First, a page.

It’s Time to Talk About Parental Leave
With all the things going on the our country right now it’s easy to forget that there were things we were fighting for before Trump took office. You know, accountability within the police force, taking big money out of politics, equal pay for women. You know, silly things like that.
It’s fair that these fights fell somewhat to the wayside in light of recent events. I mean, it’s hard to think about asking for more rights and protections when we’re busy fighting back against the systematic dismantling of rights we thought were already fairly set in stone. Like, I get it, guys.
Luckily, though, there are organizations in place whose entire purpose is to fight for those things that the rest of us can’t quite devote the time to at the moment… You know, since we’re busy hoping that our families can get back into the country and that our healthcare won’t be taken away from us (which is a fun example because it works for both the ACA and the “defund Planned Parenthood” issues).
Despite being a fairly politically active person who cares deeply about issues of injustice within our legal system, there is one issue to which I’d never given too much thought: Parental leave. But, recently it’s come to my attention that solving the issue of paid parental leave and affordable childcare could solve a lot of our other problems and is a perfect example of the disconnect between Americans and those who represent us.
This revelation was thanks to a new PSA from the National Partnership for Women and Families that used absurdist comedy to illuminate the profound absurdity of America’s lack of guaranteed paid parental leave. Watch below so we’re on the same page moving forward…
Here’s why this PSA works so well: it says a ton without saying very much at all. Of course, in the real world “Lauren” can’t actually decide when the baby will come. Life is unpredictable enough as it is and pregnancy is just one more variable. Under our current system, we expect a family to be able to, in just nine months, sort out how to live for three months with a greatly reduced income—all while taking care of a newborn. It’s a completely unreasonable expectation especially considering that most American families are living paycheck to paycheck.
Equally unreasonable is asking a mother to go back to work immediately after giving birth as numerous studies have shown. Not only is it good for a baby to have their mother around in their first months of life, but it’s good for the mother and employers as well. Studies have shown that mothers who get a longer, paid leave period after giving birth are less depressed. They’ve shown that there are economic benefits to families and the workforce while the alleged negative affects on businesses are almost non-existent in reality. They’ve also shown that babies are happier and healthier when their parents are there for them in early life (shocker, I know).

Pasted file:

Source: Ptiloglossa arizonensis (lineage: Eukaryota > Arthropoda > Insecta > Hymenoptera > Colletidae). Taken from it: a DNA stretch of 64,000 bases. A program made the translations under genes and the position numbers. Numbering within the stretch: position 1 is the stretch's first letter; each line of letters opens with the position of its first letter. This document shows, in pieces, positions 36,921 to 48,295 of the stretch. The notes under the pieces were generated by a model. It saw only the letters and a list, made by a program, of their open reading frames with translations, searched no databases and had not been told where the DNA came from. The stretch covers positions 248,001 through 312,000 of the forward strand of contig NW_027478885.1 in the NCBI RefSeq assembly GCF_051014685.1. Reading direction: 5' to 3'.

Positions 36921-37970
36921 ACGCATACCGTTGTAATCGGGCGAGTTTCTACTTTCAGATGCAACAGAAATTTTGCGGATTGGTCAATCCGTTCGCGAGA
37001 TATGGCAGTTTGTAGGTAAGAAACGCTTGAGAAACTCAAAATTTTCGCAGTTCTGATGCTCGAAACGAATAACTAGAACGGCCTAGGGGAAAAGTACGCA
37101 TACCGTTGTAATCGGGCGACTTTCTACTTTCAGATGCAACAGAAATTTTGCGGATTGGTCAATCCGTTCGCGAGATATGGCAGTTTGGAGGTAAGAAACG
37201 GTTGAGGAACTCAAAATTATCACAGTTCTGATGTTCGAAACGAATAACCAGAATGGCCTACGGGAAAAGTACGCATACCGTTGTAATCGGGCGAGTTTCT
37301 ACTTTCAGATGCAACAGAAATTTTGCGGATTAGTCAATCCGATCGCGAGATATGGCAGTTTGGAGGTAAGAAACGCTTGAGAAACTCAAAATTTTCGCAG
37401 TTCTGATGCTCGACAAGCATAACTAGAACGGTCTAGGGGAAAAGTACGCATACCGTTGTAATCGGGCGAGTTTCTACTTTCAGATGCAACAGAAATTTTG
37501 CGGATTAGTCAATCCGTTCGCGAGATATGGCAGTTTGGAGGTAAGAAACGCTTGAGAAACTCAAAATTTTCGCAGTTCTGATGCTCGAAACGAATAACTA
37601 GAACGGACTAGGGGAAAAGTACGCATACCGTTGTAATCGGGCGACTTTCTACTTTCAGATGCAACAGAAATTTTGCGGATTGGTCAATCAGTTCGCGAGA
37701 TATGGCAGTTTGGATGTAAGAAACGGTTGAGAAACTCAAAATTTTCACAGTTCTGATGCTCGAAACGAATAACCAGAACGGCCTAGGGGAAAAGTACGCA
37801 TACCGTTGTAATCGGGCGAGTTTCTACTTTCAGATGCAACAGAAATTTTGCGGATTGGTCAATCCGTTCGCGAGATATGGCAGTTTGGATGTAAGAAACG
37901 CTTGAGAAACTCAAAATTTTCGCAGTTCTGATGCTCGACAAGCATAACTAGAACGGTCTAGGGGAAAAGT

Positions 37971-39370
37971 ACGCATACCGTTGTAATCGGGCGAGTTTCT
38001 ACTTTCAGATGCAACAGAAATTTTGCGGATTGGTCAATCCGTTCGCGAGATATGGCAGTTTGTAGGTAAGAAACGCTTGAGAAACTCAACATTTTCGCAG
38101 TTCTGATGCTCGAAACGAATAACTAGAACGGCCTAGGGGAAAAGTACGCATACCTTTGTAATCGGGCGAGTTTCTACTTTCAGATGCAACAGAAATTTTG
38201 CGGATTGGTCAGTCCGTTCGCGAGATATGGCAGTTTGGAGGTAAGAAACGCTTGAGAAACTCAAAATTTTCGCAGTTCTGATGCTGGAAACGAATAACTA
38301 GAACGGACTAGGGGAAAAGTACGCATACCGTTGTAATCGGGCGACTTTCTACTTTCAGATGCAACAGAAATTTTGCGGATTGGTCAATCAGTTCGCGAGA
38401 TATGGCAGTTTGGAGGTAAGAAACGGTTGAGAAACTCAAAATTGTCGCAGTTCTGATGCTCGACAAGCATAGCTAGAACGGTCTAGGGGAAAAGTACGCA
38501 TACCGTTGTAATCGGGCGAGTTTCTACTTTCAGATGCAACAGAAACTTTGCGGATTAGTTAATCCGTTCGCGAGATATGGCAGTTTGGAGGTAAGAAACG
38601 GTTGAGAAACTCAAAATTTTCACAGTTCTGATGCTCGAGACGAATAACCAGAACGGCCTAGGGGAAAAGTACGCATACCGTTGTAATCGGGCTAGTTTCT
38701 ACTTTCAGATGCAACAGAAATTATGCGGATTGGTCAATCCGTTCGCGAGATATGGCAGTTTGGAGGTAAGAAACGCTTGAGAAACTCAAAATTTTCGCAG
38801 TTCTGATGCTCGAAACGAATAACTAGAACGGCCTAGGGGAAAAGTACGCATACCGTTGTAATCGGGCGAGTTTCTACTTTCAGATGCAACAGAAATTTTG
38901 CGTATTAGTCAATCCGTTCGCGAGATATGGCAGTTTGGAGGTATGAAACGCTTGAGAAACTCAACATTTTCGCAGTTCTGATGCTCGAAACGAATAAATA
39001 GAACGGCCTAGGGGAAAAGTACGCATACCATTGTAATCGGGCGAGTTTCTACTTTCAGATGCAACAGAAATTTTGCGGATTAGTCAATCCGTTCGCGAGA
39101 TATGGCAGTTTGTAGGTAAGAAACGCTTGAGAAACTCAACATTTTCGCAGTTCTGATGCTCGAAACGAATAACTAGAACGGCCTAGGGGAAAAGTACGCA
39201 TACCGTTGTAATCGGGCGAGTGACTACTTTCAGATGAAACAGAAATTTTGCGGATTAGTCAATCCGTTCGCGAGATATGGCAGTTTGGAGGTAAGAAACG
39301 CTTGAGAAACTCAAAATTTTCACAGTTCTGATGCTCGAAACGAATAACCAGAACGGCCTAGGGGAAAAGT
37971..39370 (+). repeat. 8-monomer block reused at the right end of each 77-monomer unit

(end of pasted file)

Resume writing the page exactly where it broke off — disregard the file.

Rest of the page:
The absurdist quality of the video also points out the most upsetting fact about all of it—that the powers that be just don’t seem to care about this fairly universal hardship. Sure, not everyone becomes a parent, but more Americans do have kids at some point in their lives than don’t (an assertion that is actually becoming less true by the year, probably because of the refusal to revaluate the needs of working Americans…).
CREDIT: Credit: Malykalexa/Shutterstock
The somber, sarcastic question (“What’s a better option? America having a national paid leave program?”) on which the video ends hits home the apathy of employers and politicians to the plight of the average American worker who is trying to balance family life and making ends meet. At the end of it all, the message is that most people in the position to change the laws aren’t because they don’t care, or more accurately have never really thought about it.
The general perception is that the fight for paid parental leave is a “women are whining again” issue. They think that people want “preferential treatment” or “handouts” or that we should just go back to staying home, but what that kind of thinking misses is that the fight for parental leave is a fundamentally socioeconomic issue. Changing our policies on paid parental leave wouldn’t just help women—far from it.
It would help everyone. It would change the way American families of all kinds approach economic, personal, and professional decisions, but most importantly it would likely change our way of life. If was can get laws regarding guaranteed paid maternity leave it would help shift economic responsibility off of the spouse that didn’t give birth and which might shift childrearing responsibilities to be more equal as well. More importantly, if we can get paid parental leave (regardless of gender), it’s even more likely that the work of raising the children will be more equal, financial responsibility will be more equal, and families will be better off.
But here’s the thing, the kinds of people who are in charge of the government right now don’t want us to move forward. They don’t want these things to change. The reason that Trump and his administration are pushing back against the social progress of the Obama years (which was admittedly imperfect at times) is because they’re worried that their way of life is fading away. Empowering women and traditionally economically disadvantaged groups, and breaking down the traditional familial gender roles would challenge their sense of the “proper” order of the world. If these things start changing, the grip that this particular brand of old, white, men have on our world might be put in jeopardy.
At the end of the day, the powers that be don’t want paid parental leave because they’re scared of change and they’re scared that making our lives better might make theirs worse. Apparently that’s the world that we live in.